Teaching L2 for students with a refugee/migrant background in Greece

Teachers’ perceptions about reception, integration and multicultural identities


  • Kostas Magos University of Thessaly
  • Giorgos Simopoulos UNICEF


refugee/migrant education, intercultural education, teaching L2


Refugee education has been an important challenge for the Greek educational system and for the teaching community. New supporting structures (i.e., Reception Facilities for Refugee Education [RFRE]), operating after the end of the regular school day, have been created to enable newcomers living in Refugee Accommodation Centers to learn (mainly) Greek as a second language before accessing the mainstream school program. On the other hand, refugee students living in urban locations are enrolled in mainstream classes with or without the support of parallel Reception Classes (RC). Most of the educators teaching refugee children, and particularly these working on RFREs, did not have any relevant previous experience or specialization and, at the same time, they received minimum support in training or professional development. 

This paper is based on a qualitative research focusing on perceptions, attitudes and practices of primary and secondary school teachers in relation to refugee students’ second language learning and integration into Greek public schools. Interviews were conducted with 60 teachers in RFREs, RCs, and mainstream classes, including Intercultural Schools. Despite the difficulties they faced, many teachers seemed to move towards a positive understanding of their students’ multiple identities, focusing not only on L2 acquisition and competency building, but also on empowerment and the development of a mutual intercultural understanding. Students’ resilience and efforts helped their teachers deal with stereotypes about identity and otherness and reformulate their assumptions about effective teaching practices. These experiences seemed to lead some of the educators to a deeper critical reflection; they also lead to the development of teachers’ intercultural competence and facilitated a “crossing borders” transformative process.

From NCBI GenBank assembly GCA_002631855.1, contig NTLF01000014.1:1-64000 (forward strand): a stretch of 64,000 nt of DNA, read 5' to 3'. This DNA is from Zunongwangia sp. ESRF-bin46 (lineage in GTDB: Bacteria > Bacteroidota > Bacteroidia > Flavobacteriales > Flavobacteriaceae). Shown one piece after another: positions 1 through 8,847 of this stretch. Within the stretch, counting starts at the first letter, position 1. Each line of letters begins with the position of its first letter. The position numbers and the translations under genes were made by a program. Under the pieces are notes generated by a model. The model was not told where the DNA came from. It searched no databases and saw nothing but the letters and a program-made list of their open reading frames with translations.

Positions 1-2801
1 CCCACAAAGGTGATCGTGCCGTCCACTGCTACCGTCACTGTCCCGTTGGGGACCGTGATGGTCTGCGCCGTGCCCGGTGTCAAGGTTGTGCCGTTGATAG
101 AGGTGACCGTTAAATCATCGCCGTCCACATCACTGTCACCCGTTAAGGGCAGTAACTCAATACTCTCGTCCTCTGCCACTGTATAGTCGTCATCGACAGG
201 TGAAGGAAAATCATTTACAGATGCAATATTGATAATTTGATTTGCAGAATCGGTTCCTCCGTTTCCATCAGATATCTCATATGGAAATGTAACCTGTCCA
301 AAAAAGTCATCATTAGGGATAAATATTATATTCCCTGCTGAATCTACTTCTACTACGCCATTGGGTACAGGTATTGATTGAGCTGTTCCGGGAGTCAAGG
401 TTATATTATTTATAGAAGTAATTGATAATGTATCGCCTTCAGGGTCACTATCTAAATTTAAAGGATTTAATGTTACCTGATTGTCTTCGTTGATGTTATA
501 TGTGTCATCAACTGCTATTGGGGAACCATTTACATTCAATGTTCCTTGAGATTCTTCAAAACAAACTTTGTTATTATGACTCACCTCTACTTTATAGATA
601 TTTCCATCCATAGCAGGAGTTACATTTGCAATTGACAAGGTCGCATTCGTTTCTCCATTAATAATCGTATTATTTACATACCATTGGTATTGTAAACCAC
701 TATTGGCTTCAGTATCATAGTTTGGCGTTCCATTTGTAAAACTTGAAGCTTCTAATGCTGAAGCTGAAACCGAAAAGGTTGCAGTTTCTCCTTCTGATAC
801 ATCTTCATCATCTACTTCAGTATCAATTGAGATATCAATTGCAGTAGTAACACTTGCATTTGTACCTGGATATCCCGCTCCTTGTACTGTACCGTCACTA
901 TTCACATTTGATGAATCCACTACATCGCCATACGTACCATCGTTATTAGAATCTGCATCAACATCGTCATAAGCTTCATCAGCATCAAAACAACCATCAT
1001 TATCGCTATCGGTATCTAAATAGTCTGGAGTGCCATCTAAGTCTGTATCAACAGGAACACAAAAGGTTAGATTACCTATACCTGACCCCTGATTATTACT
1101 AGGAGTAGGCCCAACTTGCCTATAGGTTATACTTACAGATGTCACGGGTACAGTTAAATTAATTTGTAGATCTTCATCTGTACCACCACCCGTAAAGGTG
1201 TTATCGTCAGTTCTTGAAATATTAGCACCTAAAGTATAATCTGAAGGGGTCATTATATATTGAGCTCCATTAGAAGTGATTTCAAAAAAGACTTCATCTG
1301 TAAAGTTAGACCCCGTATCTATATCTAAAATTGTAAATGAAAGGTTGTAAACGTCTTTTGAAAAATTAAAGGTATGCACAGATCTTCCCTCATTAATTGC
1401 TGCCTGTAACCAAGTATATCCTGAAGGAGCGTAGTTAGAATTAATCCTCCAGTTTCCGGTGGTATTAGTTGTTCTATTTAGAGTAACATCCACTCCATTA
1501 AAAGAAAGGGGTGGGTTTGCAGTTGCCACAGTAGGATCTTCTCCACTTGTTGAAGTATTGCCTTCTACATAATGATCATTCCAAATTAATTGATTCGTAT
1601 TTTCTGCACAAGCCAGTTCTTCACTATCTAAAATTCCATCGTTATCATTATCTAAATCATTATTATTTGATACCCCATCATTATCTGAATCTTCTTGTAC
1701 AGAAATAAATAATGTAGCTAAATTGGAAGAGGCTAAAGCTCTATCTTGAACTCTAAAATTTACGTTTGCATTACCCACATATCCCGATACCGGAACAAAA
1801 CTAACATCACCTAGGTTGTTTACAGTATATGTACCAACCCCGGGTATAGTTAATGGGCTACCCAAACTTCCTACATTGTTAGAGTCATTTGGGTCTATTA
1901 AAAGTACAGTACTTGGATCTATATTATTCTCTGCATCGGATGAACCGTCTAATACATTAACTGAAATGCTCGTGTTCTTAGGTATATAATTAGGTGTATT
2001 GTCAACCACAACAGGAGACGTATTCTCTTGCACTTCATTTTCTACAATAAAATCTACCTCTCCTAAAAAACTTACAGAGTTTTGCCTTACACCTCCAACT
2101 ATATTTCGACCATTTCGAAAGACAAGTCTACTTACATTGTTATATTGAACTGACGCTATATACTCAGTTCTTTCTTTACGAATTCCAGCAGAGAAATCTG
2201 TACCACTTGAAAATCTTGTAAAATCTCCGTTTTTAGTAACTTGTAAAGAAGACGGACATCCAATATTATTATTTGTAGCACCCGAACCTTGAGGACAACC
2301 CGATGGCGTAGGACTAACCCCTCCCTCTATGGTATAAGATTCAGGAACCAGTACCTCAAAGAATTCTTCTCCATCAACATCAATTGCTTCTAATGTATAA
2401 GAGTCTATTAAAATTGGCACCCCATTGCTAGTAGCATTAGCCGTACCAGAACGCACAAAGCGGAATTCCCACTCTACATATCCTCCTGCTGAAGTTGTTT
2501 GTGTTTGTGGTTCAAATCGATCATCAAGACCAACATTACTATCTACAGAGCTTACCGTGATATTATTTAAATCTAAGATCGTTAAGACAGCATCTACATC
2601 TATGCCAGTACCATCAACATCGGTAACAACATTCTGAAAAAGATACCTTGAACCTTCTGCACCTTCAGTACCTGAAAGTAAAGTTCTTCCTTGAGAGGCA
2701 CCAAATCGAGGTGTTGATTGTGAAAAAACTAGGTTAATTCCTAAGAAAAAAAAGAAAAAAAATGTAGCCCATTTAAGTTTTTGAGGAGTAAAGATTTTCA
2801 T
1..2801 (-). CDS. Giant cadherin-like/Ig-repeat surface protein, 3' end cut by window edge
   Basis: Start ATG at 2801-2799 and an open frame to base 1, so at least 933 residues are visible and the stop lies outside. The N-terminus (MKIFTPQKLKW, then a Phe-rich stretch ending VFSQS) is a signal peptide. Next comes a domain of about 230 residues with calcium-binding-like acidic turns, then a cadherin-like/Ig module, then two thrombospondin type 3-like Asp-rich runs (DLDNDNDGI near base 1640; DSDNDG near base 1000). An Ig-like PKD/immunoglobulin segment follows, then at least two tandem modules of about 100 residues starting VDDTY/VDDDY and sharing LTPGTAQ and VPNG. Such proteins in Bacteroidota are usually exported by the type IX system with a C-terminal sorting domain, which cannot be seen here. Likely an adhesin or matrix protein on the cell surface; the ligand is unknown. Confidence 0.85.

Author Biographies

Kostas Magos, University of Thessaly

Kostas Magos is an Assistant Professor at the University of Thessaly in Volos, Greece. His scientific interests focus on the theory and practice of intercultural dimension in typical and non-typical education.

Giorgos Simopoulos, UNICEF

Giorgos Simopoulos is an Education Officer for the UNICEF Greece Country Office. He holds a PhD on intercultural adult education. He has worked for many years on refugee children education and his research interests focus on inclusive education, teaching Greek as a Second Language and teachers’ professional development.